Johann Heinrich von Thünen



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    Join date : 2010-09-22

    Johann Heinrich von Thünen

    Post by kosovohp on Sat Oct 30, 2010 5:40 am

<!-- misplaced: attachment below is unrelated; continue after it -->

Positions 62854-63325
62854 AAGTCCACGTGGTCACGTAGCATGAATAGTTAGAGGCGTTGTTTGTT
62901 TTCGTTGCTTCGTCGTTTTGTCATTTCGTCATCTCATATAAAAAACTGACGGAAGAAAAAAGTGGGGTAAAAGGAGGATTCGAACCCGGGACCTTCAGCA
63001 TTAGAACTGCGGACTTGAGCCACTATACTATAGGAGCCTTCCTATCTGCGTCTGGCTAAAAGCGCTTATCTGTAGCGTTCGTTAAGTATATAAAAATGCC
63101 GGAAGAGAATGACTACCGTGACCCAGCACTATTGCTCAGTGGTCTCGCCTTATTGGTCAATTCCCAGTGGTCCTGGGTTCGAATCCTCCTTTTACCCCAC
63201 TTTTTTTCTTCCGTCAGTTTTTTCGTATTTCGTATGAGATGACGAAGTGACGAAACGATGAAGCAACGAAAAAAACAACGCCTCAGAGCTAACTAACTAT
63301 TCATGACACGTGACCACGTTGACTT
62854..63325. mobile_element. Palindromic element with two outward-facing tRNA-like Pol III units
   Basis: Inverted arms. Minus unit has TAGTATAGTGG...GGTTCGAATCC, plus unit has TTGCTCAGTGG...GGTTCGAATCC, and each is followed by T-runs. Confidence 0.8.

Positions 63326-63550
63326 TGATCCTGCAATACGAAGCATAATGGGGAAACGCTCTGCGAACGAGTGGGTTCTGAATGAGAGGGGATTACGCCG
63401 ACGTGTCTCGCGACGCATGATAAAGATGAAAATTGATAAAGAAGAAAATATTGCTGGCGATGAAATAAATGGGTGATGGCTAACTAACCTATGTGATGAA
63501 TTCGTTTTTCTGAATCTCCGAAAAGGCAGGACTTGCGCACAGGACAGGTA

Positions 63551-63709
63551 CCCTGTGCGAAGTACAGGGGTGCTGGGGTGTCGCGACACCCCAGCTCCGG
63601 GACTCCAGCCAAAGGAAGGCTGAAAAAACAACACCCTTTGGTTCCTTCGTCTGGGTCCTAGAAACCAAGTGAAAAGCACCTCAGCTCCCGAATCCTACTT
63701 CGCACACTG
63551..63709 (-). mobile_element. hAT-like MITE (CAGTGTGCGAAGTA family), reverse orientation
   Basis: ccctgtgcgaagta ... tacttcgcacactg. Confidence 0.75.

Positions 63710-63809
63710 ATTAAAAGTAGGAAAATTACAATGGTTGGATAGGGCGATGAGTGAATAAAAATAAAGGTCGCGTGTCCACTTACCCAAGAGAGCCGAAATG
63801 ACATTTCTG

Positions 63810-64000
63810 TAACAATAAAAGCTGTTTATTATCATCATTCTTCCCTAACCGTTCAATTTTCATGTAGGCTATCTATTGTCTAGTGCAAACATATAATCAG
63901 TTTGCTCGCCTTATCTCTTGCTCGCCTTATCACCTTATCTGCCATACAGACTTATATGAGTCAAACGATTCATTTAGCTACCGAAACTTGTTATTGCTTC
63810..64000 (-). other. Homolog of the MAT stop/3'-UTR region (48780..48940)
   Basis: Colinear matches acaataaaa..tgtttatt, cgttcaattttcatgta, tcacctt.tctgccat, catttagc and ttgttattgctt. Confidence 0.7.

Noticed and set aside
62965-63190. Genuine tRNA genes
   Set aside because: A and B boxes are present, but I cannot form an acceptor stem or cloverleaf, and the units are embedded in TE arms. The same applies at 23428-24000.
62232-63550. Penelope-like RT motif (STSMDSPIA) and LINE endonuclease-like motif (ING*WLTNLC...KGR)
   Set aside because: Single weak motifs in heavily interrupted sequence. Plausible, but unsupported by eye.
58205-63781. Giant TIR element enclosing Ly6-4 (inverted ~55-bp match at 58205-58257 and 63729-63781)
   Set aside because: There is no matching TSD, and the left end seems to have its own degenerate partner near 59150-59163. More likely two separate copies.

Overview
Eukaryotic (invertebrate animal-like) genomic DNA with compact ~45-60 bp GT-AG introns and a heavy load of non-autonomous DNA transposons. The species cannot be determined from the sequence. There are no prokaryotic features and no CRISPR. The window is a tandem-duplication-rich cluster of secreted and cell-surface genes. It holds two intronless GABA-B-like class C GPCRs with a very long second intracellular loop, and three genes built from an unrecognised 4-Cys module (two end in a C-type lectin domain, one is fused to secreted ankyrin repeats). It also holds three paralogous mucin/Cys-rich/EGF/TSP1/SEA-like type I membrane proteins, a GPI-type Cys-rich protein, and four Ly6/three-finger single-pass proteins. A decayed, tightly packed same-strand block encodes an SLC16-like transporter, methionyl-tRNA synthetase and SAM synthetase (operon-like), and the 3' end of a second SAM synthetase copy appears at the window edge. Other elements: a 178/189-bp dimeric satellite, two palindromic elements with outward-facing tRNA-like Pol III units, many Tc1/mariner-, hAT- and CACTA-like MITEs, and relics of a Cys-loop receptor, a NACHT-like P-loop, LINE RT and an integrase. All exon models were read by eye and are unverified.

Spatial economics deal with distance and area, and how these may affect a market through transportation costs and geographical limitations. The development of spatial economics is usually ascribed to German economist Johann Heinrich von Thünen; however, Cantillon addressed spatial economics nearly a century earlier.[88] Cantillon integrated his advancements in spatial economic theory into his microeconomic analysis of the market, describing how transportation costs influence the location of factories, markets and population centers—that is, individuals strive to lower transportation costs.[89] Conclusions on spatial economics were derived from three premises: cost of raw materials of equal quality will always be higher near the capital, due to transportation costs; transportation costs vary on transportation type (for example, water transportation was considered cheaper than land-based transportation); and larger goods that are more difficult to transport will always be cheaper closer to their area of production.[90] For example, Cantillon believed markets were designed as they were in order to decrease costs to both merchants and villagers in terms of time and transportation.[91] Similarly, Cantillon posited that the locations of cities were the result in large part of the wealth of inhabiting property owners and their ability to afford transportation costs—wealthier property owners tended to live farther from their property, because they could afford the transportation costs.[92] In Essai, spatial economic theory was used to derive why markets occupied the geographical area they did and why costs varied across different markets.[93]

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